Butterflies filled my stomach as I followed my husband, Randall, into our bedroom.
I’d just taken a home pregnancy test, and after a year of trying for a baby without success, I couldn’t bear to see another negative result.
‘You check it,’ I said, anxiously.
Randall was already a dad to two kids from a previous relationship, Jake, then 12, and Zoe, nine, and after tying the knot in April 2018, we’d longed to have a baby together.
But with every month that passed with no luck, I began feeling defeated.
A fertility specialist had revealed that I wasn’t ovulating due to stress, so I was placed on medication to help induce the process.
Sadly, the first two rounds were unsuccessful.
I wonder if I’ll ever become a mum, I thought, sadly.
Now, though, as I watched Randall’s face break into a huge smile, I realised my dreams were coming true.
‘You’re pregnant,’ he beamed and I burst into tears of joy.
Over the next few weeks, I suffered with extreme nausea and struggled to find foods that wouldn’t make me feel sick.
But hearing our baby’s heartbeat during my first ultrasound at eight weeks, made it all worthwhile.
Though it was too early to tell the gender, I knew deep down it was a little girl.
Then, during our next scan at 20 weeks, it was confirmed.
Deciding on the name Jasmim before we’d even fallen pregnant, I could already picture myself cradling my princess.
But, just seconds later, the technician said something that raised alarm bells.
‘I don’t want to worry you, but she’s measuring quite small,’ he said.
So he booked me in for another scan in two weeks’ time to check on her.
Then, three days before my appointment, I got severe stomach cramps and noticed my blood pressure was high after using the machine that I had at home. So I rushed myself to hospital.
Following another scan, doctors revealed Jasmim still wasn’t growing at the rate she should be.
I was told it could be caused by a lack of nutrients, an infection or a chromosomal abnormality.
After several tests, they discovered my amniotic fluid was low, which was restricting our girl’s growth.
Though early delivery was often recommended to women with my condition, it was only safe to do so in the late stages of pregnancy.
At just 22 weeks, there was almost no chance our girl would survive.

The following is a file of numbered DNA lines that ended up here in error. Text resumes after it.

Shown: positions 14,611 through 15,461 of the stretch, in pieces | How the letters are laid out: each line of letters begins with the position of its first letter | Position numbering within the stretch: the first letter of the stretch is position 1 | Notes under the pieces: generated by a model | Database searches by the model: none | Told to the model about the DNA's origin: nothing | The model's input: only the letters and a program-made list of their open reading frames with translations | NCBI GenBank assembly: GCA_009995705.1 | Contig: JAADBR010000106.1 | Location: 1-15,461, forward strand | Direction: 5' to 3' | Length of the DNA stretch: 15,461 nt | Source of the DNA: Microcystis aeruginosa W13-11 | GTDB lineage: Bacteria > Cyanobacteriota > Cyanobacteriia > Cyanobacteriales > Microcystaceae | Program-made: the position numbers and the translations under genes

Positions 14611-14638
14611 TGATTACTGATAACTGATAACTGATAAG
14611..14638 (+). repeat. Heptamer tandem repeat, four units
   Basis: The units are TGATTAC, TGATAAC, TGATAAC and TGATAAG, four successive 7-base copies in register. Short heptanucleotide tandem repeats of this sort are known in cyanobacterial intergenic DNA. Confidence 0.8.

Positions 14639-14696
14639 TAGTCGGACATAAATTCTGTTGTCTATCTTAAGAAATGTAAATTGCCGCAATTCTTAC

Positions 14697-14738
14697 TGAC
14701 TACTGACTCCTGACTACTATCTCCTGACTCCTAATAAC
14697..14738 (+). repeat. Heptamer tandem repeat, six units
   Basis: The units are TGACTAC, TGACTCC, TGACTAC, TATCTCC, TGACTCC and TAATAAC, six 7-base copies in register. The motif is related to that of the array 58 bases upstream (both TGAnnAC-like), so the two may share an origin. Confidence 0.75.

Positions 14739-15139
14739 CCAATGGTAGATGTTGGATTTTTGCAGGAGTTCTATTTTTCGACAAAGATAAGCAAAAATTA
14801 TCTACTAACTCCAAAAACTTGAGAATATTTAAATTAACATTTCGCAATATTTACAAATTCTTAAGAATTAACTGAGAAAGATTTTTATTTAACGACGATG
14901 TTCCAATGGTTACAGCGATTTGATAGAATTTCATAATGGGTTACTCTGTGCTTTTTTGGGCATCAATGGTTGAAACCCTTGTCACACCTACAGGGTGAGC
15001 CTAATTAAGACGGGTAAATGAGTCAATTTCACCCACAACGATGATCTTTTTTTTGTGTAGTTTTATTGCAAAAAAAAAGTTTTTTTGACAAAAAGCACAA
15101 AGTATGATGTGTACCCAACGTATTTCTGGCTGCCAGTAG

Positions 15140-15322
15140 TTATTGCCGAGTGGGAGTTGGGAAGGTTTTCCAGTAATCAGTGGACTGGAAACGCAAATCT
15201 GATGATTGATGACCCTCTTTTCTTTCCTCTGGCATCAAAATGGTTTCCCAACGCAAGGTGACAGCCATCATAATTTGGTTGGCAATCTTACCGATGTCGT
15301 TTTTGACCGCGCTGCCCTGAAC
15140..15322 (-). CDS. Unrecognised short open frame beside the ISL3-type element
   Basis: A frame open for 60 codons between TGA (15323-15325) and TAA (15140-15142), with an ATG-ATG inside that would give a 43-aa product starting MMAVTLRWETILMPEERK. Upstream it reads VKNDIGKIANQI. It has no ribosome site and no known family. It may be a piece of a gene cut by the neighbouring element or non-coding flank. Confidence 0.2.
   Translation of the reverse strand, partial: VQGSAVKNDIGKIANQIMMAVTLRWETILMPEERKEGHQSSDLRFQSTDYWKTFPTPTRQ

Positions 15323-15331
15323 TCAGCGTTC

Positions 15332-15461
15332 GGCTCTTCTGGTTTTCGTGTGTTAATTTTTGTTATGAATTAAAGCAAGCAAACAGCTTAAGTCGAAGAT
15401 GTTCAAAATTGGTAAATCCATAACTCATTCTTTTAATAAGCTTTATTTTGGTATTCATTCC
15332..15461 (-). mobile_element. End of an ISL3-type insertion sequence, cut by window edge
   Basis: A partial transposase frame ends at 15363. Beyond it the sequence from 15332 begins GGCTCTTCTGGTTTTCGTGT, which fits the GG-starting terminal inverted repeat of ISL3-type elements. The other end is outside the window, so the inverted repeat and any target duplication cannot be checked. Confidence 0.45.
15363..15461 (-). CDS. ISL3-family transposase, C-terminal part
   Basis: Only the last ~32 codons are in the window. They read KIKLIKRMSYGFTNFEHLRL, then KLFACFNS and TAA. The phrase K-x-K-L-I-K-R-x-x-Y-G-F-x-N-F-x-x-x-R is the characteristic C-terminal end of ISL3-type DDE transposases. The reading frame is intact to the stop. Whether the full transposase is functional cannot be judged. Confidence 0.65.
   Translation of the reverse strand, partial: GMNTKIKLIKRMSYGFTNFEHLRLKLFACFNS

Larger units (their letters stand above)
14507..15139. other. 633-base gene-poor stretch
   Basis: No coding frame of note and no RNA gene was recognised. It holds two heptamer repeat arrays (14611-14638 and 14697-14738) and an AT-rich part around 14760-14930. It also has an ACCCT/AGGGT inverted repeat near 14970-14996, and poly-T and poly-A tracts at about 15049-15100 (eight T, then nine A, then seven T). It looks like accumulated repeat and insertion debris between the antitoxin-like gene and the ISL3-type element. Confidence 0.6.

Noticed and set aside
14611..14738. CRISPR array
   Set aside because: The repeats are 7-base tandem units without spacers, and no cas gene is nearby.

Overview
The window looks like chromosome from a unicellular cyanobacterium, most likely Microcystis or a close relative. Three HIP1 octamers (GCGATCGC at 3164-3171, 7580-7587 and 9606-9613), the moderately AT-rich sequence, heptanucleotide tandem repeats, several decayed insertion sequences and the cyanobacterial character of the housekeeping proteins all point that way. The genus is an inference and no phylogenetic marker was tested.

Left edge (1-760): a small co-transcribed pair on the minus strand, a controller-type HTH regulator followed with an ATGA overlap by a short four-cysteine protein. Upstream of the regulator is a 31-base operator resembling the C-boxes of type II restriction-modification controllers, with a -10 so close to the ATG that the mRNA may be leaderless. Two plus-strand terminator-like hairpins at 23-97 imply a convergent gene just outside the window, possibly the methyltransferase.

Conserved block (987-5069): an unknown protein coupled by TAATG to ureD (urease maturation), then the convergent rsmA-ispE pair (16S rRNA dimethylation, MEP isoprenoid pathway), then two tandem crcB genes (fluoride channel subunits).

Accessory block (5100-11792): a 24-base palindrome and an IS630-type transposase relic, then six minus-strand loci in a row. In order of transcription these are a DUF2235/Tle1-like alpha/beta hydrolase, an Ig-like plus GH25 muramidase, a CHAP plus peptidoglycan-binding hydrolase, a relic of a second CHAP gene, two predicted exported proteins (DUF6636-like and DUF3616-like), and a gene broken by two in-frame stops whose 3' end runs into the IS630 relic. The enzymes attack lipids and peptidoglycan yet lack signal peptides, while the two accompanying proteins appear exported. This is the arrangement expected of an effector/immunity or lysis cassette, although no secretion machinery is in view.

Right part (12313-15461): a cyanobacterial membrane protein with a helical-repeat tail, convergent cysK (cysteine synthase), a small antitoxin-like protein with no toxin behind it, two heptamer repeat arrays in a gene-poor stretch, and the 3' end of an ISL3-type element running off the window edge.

‘If she does, it’s likely she’ll have developmental problems,’ one doctor admitted, suggesting we consider termination.
But as I felt our little girl moving inside of me, I knew I had to keep fighting.
Back home, I tried to hold myself together. Still, I began to wonder whether I’d made the right decision.
Will I be able to cope with a sick baby? I panicked.
‘We’re in this together, no matter what happens,’ Randall vowed.
Then, a week later, I was rushed back to hospital when my blood pressure shot back up.
There, another scan revealed Jasmine had grown since my last appointment.
So, my midwife organised to transfer me to Monash Hospital, where they were better equipped to look after a premature baby.
I knew she was a fighter, I thought, hopeful.
But at only 24 weeks, I needed her to hold on a little longer so I was kept in hospital where we could both be closely monitored.
Daily ultrasounds showed our girl defying the doctors with each gram she gained.
Then, two weeks later, my blood pressure skyrocketed once more.
‘I know your baby is okay, but now your life is in danger,’ the head obstetrician warned. ‘Call your husband. We’re delivering your girl today,’ she added, explaining I’d need to be induced as soon as possible.
At just 26 weeks and one day, my bub was 14 weeks early.
Shocked, the next hour rushed by in a blur as I waited for Randall to arrive from work.
Finally, it was time to deliver our daughter via emergency caesarean.
‘If she doesn’t cry, it’s completely normal as she’s so small,’ the midwife said.
But when Jasmim came out, she let out a faint cry like a little kitten.
Still, nothing could have prepared me for the moment I first laid eyes on my tiny girl.
At just 376 grams she weighed less than a jar of Vegemite, and was the smallest baby to have survived at the hospital.
Intubated right away, Jasmim was rushed to the NICU while I was stitched up. Going to see her the next day, I was shocked at how many wires snaked all over her.
Her skin was see-through and her teeny body was the length of Randall’s hand.
Two days after she was born, we shared our first cuddle.
‘You’re our little miracle,’ I whispered to her.
We knew our girl had a long road ahead of her.
Battling several infections and diagnosed with chronic lung disease and pulmonary hypertension, we called her our little warrior as she clung on.
Then, in September last year, five long months after entering the world, Jasmim was allowed to go home, weighing almost four kilos.
Now, aged nine months, our girl – nicknamed Mimi – is a bundle of joy. She still relies on a nasogastric tube to ensure she’s getting enough nutrients, but she is getting stronger every day.
Every morning I get to see her precious face, I’m reminded how lucky we are.
Being her mum is the greatest gift.